WHAT WE'RE LOOKING FOR
This is the final instalment of our week-long look at what's inside some popular exchange-traded funds listed on the Toronto Stock Exchange. Our point of comparison is something called EVA, or economic value added, which is a stringent measure of a company's profitability. Here, we examine the stocks that make up the iShares CDN Gold Sector Index ETF (XGD).
Montreal-based Stockpointer, a specialist in EVA analysis, has alphabetically listed the stocks that account for the assets in XGD. You'll also find data on each stock's intrinsic value, which is what a stock should be trading at according to the wealth it creates for shareholders.
Price over intrinsic value puts a stock's actual trading price in perspective. Higher numbers suggest an overvalued stock, while a score under 1.0 suggests bargain pricing.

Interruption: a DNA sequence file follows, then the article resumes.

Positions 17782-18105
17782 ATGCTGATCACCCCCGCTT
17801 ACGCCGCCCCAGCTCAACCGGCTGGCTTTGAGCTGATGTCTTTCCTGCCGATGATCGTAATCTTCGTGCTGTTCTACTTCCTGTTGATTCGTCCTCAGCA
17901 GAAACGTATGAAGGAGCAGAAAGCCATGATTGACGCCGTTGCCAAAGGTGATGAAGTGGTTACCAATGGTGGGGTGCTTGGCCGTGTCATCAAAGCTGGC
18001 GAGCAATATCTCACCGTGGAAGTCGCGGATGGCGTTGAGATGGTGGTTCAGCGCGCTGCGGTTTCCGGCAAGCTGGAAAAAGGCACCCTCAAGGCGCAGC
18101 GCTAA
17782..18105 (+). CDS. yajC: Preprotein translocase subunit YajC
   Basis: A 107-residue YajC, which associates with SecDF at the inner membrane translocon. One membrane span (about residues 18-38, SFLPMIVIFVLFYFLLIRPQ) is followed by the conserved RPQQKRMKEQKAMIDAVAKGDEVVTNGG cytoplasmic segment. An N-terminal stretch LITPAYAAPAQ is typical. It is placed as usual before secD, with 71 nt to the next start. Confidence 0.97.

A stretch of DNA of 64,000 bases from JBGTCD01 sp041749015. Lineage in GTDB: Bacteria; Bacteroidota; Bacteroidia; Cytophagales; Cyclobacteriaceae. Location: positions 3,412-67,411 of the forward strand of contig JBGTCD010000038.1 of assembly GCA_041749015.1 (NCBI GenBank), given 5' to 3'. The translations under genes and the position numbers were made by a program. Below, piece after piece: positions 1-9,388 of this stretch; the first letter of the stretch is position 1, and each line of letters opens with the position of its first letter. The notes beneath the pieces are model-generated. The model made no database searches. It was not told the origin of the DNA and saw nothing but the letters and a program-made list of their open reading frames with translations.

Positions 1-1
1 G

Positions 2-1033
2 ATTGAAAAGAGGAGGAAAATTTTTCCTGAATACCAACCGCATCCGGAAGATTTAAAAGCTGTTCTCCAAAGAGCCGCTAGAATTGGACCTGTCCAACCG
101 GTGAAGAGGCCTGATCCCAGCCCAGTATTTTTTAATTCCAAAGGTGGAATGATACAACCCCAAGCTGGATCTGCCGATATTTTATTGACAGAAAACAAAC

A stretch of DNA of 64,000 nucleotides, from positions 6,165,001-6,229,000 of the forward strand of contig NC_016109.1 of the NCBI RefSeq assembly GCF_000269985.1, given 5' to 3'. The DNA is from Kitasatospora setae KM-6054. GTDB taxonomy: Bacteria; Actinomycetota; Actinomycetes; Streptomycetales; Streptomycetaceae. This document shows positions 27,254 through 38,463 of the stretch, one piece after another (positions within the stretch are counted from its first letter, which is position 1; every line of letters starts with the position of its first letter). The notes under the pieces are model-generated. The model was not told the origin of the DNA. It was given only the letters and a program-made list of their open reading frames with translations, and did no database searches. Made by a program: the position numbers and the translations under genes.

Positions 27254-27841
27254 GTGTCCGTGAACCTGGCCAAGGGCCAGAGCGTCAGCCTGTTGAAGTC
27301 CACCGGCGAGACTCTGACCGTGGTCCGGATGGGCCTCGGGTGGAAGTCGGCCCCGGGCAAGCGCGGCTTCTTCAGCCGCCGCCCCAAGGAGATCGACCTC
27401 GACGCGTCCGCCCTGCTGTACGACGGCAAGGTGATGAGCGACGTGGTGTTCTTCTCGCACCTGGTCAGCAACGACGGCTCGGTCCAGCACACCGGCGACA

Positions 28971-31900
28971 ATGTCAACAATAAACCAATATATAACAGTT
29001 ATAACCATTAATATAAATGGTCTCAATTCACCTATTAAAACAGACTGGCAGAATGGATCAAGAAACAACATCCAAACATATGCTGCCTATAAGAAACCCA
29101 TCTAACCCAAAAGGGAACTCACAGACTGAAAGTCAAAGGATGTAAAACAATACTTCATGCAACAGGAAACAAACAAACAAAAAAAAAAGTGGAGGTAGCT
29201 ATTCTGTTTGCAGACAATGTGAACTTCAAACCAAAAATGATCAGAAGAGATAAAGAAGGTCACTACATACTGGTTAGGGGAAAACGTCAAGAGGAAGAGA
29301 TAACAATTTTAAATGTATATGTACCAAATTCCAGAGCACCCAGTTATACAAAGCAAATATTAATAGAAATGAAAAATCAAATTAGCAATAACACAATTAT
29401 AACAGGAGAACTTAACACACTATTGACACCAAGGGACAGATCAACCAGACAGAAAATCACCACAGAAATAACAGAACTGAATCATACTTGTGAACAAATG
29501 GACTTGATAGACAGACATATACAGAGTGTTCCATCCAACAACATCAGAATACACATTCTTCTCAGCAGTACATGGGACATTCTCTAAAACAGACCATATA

Finally, Stockpointer has provided an economic performance index score for each stock. The EPI offers a way of comparing wealth-generating power for companies across different sectors. A company needs an index score of at least 1.0 to be considered a wealth creator.
WHAT WE FOUND
Bundle the stocks in XGD together and you've got a big zero from an EVA point of view. Stockpointer explains this as being a result of the trouble gold producers have had in converting high prices for gold bullion into strong profits. XGD was up about 26 per cent in the past 12 months, so let's not get too carried away in dissing the S&P/TSX global gold index tracked by this fund.
But if you're interested in owning gold companies that are good wealth creators, you might want to investigate Eldorado Gold, Newmont Mining and Red Back Mining. None of the three, it has to be said, is a bargain if you compare their recent share price with their intrinsic value as calculated by Stockpointer.